China funds clean energy for belt and road partners, fuelling green transition and salving chafed feelings
Despite misfires during previous infrastructure endeavours in Africa, the Middle East and Central Asia, China is now making substantial green energy investments in those regions – and finding eager takers.
Companies are making strides in power generation and crafting solar energy equipment with support from a range of host countries, including Egypt, Mauritius, Qatar and the United Arab Emirates. In dollar terms, last year Chinese-backed projects grew at a singularly speedy clip.
In Africa, China’s work in “alternative” power reached a historic high in 2023 of about US$2.7 billion, said Christoph Nedopil Wang, director of the Australia-based Griffith Asia Institute.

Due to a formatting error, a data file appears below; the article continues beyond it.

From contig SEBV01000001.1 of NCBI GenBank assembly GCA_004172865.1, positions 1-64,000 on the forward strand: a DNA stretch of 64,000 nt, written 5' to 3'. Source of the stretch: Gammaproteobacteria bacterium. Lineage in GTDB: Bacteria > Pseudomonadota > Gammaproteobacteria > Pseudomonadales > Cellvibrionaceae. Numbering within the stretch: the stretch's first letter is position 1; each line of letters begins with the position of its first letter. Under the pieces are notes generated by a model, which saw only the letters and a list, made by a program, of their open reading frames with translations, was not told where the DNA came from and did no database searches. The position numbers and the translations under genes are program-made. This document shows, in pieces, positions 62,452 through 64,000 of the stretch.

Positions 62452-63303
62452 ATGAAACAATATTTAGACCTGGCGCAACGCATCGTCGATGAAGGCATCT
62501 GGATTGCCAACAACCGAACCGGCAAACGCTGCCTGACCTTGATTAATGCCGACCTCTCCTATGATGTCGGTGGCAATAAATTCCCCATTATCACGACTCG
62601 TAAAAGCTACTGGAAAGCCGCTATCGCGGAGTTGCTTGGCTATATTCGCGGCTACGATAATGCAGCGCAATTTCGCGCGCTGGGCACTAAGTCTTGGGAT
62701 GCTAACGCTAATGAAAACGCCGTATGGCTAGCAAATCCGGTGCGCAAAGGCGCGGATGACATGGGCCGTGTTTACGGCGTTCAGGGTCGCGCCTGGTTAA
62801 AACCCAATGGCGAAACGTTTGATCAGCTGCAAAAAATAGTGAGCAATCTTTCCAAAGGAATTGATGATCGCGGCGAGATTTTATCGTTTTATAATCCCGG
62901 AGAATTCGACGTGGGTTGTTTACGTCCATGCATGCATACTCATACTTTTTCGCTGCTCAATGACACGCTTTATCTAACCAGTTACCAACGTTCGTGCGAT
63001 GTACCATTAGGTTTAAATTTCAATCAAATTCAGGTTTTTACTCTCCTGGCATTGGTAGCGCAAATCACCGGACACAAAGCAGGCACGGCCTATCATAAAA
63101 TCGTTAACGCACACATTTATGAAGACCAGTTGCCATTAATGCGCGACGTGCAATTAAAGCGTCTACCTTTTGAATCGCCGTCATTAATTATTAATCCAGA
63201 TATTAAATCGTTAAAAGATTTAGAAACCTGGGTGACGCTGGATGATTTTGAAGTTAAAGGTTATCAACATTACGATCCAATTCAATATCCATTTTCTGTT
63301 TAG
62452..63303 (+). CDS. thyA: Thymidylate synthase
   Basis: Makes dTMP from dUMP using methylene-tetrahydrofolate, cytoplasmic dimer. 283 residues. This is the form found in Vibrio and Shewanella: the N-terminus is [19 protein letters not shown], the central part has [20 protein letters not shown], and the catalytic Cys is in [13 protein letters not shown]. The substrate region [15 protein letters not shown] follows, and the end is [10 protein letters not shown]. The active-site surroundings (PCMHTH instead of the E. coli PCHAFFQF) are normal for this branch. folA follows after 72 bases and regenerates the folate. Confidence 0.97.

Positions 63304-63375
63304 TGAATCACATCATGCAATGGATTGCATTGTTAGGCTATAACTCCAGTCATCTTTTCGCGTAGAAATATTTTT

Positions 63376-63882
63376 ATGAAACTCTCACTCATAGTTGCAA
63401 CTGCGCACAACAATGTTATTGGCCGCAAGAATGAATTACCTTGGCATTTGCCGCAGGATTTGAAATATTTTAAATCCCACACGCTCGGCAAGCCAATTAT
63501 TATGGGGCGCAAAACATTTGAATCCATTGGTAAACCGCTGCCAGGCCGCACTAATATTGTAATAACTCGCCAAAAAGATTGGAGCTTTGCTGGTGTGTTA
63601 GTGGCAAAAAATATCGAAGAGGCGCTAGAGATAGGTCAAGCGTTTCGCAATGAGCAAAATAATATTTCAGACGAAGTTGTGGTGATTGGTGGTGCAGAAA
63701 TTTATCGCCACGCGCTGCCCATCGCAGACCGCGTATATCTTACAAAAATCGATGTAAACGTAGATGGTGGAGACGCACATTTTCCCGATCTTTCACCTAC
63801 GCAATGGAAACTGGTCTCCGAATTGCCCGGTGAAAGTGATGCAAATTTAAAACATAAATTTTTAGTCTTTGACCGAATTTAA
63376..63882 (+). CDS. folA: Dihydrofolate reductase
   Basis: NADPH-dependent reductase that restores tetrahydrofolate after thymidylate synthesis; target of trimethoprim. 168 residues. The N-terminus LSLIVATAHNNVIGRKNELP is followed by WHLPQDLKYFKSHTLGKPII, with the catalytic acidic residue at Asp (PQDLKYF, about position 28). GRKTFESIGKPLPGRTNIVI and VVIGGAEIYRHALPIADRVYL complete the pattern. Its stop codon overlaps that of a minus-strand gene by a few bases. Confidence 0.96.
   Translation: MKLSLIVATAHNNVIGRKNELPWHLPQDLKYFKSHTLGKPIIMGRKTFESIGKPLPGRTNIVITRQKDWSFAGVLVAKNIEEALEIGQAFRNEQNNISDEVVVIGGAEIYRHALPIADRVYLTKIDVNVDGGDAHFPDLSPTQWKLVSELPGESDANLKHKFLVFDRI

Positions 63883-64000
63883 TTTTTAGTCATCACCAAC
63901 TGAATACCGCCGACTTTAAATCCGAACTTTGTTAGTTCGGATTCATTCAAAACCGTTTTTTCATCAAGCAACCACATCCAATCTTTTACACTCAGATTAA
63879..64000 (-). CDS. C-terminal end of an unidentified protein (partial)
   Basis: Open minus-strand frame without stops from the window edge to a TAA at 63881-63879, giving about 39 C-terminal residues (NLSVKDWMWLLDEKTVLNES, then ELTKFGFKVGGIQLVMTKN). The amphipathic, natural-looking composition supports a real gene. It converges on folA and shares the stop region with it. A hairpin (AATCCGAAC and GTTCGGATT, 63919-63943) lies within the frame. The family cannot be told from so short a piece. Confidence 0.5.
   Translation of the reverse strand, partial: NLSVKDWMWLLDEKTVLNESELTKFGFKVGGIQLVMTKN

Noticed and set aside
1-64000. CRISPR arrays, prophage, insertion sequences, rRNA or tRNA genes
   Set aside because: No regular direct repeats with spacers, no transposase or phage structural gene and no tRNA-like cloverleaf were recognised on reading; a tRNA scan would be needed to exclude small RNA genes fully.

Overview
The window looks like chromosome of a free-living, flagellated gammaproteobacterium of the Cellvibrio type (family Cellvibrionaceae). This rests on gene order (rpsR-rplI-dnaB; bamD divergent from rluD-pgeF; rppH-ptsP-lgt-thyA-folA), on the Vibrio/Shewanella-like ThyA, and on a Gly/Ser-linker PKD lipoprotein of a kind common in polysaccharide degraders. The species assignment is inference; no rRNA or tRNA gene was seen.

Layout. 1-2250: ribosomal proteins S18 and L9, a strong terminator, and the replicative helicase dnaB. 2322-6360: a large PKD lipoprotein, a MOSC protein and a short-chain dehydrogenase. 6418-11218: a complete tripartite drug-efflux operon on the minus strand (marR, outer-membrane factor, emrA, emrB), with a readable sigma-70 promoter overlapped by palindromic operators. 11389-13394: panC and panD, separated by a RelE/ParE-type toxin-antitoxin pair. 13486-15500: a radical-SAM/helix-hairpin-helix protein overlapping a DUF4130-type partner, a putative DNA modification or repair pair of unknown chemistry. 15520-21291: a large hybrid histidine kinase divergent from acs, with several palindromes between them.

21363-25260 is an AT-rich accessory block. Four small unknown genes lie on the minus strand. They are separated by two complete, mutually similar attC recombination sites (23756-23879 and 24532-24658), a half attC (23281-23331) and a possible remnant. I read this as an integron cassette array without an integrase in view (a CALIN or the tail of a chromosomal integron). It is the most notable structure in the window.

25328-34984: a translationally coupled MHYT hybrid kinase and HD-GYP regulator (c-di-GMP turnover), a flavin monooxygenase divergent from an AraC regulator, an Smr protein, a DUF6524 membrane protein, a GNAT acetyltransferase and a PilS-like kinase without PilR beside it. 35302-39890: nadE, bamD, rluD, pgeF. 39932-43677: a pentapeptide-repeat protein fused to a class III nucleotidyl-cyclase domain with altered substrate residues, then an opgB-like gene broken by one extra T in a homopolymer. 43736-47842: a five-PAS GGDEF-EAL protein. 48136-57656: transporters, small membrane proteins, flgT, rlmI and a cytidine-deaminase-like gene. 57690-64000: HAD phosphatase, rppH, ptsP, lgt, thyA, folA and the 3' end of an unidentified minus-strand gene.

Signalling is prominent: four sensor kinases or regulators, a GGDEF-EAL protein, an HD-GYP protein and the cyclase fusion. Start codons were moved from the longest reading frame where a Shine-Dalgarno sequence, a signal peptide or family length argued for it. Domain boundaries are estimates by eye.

China’s Belt and Road, 10 years on
Alternative energy work in the Middle East totalled US$9.48 billion from 2018 through 2023, data from the institute shows. That figure dwarfs the US$2.23 billion spent over the previous decade. Central Asia set its own record last year, with US$1.3 billion of investment from China.
Chinese investors can make money on green energy without alarming host countries with the cost, scale or pollution brought by the mega-projects from the early phases of Beijing’s Belt and Road Initiative, analysts said.
“Chinese companies engaged in renewable energy are typically looking for a solid financial return,” Wang said.
China’s leadership aims to reverse the belt and road’s old reputation, said Jayant Menon, a senior fellow at the ISEAS-Yusof Ishak Institute in Singapore.
“It’s really designed to improve China’s image and present it as a global player, and to address this criticism of how it’s been irresponsible in the past in its dealings with developing countries,” Menon said.
China’s energy engagement last year was already “the greenest in